Jill Ker Conway remembered as modernizing force for Smith

  • Former Smith College president Jill Ker Conway, who died June 1, was remembered Thursday at a memorial service on the Smith campus. FILE PHOTO

For the Gazette
Published: 10/19/2018 12:24:57 AM

NORTHAMPTON — Friends, loved ones, and admirers of Jill Ker Conway gathered in Helen Hills Hills Chapel on Smith campus on Thursday afternoon to celebrate the life of the first woman president of the college.

“She opened many previously closed doors,” Mary “Pat” McPherson, president emerita of Bryn Mawr College, said of her friend and colleague.

Speaking to a packed room, friends at Thursday’s memorial service remembered Conway, who died at her home in Boston in June at 83, as an innovative feminist scholar who paved the way for women in higher education and business with personality and grace.

Born in Australia and with a doctorate from Harvard, Conway was just 39 when she was appointed Smith College’s first woman president in 1974. In her remarks at Thursday’s service, current Smith president Kathleen McCartney recalled Conway’s vision as she stepped into the role, in an era when the college’s faculty was still mostly men and the coursework mostly Western-focused: “Jill saw Smith as a four-year disruption of unquestioned patriarchy. In writing about her own ambition, her own quest for power, and her own risk-taking, Jill modeled leadership for women as necessary for modern feminism.”

During her tenure, which lasted until 1985, Conway spearheaded the development of several programs that helped the college shed its conservative, antiquated reputation and pushed it toward the more progressive one it holds to this day.

The Ada Comstock program, a scholarship opportunity for women of non-traditional college age, came to fruition under her watch, as did the Project for Women and Social Change, Smith Executive Education, and the women’s studies, comparative literature, and engineering academic programs.

“She created pathways of meaning,” said Camille O’Bryant, a member of the Smith board of trustees.

When O’Bryant was a student, she said, Conway personally helped her in a financial emergency. As colleague and friend Carol T. Christ, who was president of Smith from 2002 to 2013, said: Conway “knew that women’s lives take a different shape than men’s.”

Conway’s vision for Smith led her to be named Time Magazine’s Woman of the Year after the first year of her presidency. At the time, Donna Divine, former professor of Jewish studies and government at Smith, said in her remarks on Thursday, Conway’s ideas sparked “a new pedagogy, all of it accompanied by passion.” She championed scholarship that challenged the old ways of patriarchy and ethnocentrism, Divine said, and “we left no cutting edge smooth.”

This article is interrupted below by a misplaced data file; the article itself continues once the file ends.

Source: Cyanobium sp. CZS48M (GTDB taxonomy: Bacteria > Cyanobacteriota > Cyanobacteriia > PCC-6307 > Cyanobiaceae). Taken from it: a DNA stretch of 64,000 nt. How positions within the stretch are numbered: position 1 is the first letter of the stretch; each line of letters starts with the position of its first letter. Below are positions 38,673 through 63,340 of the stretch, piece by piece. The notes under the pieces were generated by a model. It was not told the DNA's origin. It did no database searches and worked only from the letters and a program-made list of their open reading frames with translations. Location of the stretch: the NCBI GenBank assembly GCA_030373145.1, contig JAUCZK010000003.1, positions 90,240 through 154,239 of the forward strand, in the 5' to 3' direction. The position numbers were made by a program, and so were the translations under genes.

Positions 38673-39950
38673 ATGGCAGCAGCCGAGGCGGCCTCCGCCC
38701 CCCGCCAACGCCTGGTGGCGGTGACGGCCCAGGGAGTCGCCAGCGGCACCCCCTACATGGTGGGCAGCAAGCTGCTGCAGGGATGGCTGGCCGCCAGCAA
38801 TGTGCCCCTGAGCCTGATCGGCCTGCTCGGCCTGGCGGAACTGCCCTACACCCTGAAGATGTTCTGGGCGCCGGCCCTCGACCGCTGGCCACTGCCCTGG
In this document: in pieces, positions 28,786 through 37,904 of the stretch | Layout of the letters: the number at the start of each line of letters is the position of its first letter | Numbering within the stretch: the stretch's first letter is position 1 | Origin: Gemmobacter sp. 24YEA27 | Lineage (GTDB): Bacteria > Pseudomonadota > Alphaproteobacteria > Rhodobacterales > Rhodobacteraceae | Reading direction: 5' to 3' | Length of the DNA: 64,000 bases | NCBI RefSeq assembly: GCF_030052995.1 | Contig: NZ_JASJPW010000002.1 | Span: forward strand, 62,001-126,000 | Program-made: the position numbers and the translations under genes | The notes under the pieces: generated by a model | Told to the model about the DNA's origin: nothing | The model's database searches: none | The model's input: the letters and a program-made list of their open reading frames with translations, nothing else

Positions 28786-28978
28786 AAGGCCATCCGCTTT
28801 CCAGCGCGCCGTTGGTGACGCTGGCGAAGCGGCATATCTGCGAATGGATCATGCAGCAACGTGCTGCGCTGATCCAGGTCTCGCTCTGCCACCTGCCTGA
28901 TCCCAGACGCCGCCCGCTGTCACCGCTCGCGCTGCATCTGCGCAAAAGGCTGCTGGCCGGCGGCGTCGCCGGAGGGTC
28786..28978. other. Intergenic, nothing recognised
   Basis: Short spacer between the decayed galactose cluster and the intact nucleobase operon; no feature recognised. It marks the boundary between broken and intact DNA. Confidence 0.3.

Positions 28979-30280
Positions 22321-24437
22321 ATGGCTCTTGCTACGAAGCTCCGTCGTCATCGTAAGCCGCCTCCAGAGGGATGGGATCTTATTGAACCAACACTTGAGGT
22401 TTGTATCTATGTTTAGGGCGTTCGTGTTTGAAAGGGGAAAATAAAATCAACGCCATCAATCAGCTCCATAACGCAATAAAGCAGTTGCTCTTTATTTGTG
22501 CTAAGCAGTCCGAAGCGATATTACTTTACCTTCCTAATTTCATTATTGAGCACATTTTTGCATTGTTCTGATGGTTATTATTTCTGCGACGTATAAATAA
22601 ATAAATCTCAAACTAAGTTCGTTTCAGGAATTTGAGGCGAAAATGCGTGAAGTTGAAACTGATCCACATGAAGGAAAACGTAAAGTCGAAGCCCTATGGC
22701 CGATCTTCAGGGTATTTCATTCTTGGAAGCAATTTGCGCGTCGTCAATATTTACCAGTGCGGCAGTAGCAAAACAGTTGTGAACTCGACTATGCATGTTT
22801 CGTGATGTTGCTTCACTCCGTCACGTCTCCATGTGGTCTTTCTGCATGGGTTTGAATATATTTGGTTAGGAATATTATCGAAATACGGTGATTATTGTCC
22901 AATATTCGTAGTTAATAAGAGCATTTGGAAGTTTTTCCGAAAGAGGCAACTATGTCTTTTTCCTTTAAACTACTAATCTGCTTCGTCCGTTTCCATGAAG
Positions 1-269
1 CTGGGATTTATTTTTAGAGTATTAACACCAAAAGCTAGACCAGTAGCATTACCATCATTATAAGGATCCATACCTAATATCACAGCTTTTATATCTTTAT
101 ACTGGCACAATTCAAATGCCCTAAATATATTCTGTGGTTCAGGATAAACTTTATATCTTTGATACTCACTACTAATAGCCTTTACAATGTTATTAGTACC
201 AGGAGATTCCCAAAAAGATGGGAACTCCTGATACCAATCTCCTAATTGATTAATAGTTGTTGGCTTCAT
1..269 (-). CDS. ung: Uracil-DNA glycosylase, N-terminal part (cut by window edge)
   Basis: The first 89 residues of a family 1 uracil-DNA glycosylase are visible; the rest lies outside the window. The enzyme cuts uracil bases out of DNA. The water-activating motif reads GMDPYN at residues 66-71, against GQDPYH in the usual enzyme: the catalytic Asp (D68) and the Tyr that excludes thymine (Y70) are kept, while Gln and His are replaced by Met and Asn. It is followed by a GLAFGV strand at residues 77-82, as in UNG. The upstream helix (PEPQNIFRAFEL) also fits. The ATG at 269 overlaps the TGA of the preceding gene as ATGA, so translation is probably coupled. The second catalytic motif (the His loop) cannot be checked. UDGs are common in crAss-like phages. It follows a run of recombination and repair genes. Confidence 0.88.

After Conway left Smith in 1985, she wrote three memoirs — “The Road From Coorain” (1989), which became a best seller; “True North” (1994); and “A Woman’s Education” (2001) — and edited several other books. She also served on various education and corporate boards, including Nike and the W.K. Kellogg Foundation, and was, until 2011, a visiting professor at MIT in science, technology and society.

Her continuing mentorship of women in business and education was noted by Deborah Duncan, chairwoman of the Smith board of trustees, who remembers the love she and her fellow students had for Conway: “She showed us a woman could be a leader of a place like Smith.”

In addition to, and perhaps more important than, her mentorship, Conway was a loyal, supportive friend. McPherson recalled the excitement of 1978, the year that each of the Seven Sisters colleges had women presidents for the first time. It was a relief, McPherson said, to attend Seven Sisters meetings with people who actually understood the complexities and realities of each other’s lives.

Laughing, McPherson fondly remembered the poker game she, Conway and their colleagues played after the meetings. As Conway was a legendary fundraiser (she tripled Smith’s endowment during her tenure), McPherson always wagered to win Smith’s endowment.

Conway received more than three dozen honorary degrees from North American and Australian colleges, universities, and women’s organizations, and, in 2013, she was honored with a National Humanities Medal from President Obama.

“She was a quiet force, leading with dignity and grace,” Deborah Duncan said. “Jill embodied Smith’s mission — she was a woman of distinction.”


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